Keep in mind that, generally, it’s a legal requirement to carry Workers Compensation insurance once you have an employee on the payroll. However, some states don’t require businesses to purchase this policy until the business reaches a certain revenue threshold.  It’s important to check with your local authorities to make sure you’re compliant with all the regulations in your area.

Even though Workers Compensation is often a legal requirement, it doesn’t need to cost you an arm and a leg. Ask your insurance provider if they offer discounts for strong safety records. Some carriers also offer a pay-as-you-go premium option, which means that you pay your premium monthly depending on the number of employees instead of paying a lump sum annually. 

Cyber Liability Insurance

In this digital age, when more and more people rely on online transactions for ease and convenience, many businesses are also going digital. This exposes them to cyber-related attacks such as identity theft and data breaches. You can protect your business and customers’ data by carrying Cyber Liability insurance. It covers losses related to cyberattacks.

Many think that only large businesses are prone to cyberattacks, but this is not the case, as small businesses can still be vulnerable to hackers. If you handle payments online and/or maintain a database of customers’ information such as credit card numbers, consider getting this policy.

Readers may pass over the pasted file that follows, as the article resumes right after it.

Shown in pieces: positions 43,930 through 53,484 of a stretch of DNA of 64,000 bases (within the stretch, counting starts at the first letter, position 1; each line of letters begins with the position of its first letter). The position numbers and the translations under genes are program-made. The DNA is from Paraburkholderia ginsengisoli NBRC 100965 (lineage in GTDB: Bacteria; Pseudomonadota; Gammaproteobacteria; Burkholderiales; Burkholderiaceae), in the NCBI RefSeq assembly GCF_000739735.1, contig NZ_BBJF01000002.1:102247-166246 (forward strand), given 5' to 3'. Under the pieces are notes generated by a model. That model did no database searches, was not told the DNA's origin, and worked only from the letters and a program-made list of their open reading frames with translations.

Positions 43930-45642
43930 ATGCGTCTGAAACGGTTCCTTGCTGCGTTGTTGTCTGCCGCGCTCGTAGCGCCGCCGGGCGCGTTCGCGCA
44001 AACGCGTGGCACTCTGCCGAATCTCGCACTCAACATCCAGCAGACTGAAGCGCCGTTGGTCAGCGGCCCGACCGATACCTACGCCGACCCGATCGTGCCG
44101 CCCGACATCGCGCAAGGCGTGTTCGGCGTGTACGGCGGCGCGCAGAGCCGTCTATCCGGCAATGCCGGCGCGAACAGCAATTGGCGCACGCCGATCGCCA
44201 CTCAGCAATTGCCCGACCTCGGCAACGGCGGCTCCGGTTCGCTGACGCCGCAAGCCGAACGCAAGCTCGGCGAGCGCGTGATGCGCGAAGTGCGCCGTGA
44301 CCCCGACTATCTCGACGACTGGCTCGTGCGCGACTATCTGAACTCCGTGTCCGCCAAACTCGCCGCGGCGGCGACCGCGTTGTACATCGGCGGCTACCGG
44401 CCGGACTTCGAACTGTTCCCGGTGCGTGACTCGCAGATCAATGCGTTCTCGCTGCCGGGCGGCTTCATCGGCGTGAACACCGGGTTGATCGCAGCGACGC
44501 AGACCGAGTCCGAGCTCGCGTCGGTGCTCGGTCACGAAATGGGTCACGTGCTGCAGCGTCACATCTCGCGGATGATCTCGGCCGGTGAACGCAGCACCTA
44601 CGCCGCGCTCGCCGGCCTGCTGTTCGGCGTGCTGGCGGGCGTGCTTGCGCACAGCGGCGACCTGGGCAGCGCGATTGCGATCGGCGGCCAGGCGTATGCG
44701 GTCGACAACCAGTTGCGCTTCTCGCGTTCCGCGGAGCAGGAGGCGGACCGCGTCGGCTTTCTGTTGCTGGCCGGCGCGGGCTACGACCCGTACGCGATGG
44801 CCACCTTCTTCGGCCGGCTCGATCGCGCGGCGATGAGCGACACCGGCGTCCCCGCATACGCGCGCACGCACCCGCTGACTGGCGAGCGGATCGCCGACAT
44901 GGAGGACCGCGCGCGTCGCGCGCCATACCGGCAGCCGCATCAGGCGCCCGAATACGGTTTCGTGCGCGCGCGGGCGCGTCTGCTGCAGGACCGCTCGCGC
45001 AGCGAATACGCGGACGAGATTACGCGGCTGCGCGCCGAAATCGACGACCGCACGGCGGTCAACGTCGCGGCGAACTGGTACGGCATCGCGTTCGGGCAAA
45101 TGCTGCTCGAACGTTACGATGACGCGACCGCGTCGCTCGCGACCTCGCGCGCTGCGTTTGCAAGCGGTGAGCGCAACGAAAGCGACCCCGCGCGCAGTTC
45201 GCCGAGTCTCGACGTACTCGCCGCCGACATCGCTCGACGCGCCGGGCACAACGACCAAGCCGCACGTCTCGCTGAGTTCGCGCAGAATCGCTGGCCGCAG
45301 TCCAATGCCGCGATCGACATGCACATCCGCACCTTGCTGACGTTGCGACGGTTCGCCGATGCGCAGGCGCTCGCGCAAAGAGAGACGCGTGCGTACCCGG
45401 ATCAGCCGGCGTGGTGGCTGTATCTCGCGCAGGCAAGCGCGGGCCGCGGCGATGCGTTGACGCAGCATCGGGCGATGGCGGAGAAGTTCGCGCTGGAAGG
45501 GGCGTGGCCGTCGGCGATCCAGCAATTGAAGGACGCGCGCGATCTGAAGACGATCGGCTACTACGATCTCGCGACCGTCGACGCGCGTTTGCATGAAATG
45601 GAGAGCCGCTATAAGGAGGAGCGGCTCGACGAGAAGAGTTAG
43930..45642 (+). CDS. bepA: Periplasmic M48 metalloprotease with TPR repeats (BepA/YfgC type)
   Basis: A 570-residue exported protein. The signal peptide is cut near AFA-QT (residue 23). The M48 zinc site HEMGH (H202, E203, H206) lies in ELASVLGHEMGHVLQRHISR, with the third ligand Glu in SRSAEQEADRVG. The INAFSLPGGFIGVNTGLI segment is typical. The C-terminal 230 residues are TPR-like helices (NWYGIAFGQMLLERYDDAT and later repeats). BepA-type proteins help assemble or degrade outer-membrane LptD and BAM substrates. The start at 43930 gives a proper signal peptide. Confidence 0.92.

Professional Liability Insurance

Man sitting in an office looking at laptop

Also called Errors and Omissions insurance, this policy is designed to protect businesses that offer consulting, advisory, or other professional services. It covers the cost of claims associated with wrongdoing where your client loses money as a result of your services. If you’re a lawyer, real estate agent, accountant, technology provider, or insurance provider, you may want to carry Professional Liability insurance

Commercial Auto Insurance

As a result of the COVID-19 pandemic, a lot of businesses have added delivery services to their operations. If this is the case for your business, you should consider Commercial Auto insurance. It covers the costs related to damages in case of a vehicular accident. Even if you’re using your personal car for deliveries, you’ll need this policy as your personal auto insurance will not cover claims where the vehicle is being used for business purposes. 

The key takeaway

Some businesses see insurance as an additional expense, but it’s really a valuable investment in the long-term future of your business.  A single claim can mean huge financial losses and damage to reputation. Ask yourself, can you afford to pay for those damages yourself? If not, you’ll need commercial insurance. 

There are a lot of choices out there when it comes to commercial insurance, make sure you’re using a reputable insurance provider who can answer all of your questions. 

Choosing the right types of insurance can be overwhelming. Aside from doing your research, it pays to hire a reputable insurance provider that has the experience and expertise in assessing business risks. They will be able to recommend the right types of insurance that will greatly help keep your business going. 

Emily Lazration
Emily is the Content Marketing Specialist at CoverWallet, a tech company that makes it easy for businesses to understand, buy, and manage commercial insurance online. She has written for several outlets including Inc., Ooma, and Fundera covering small business news and advice.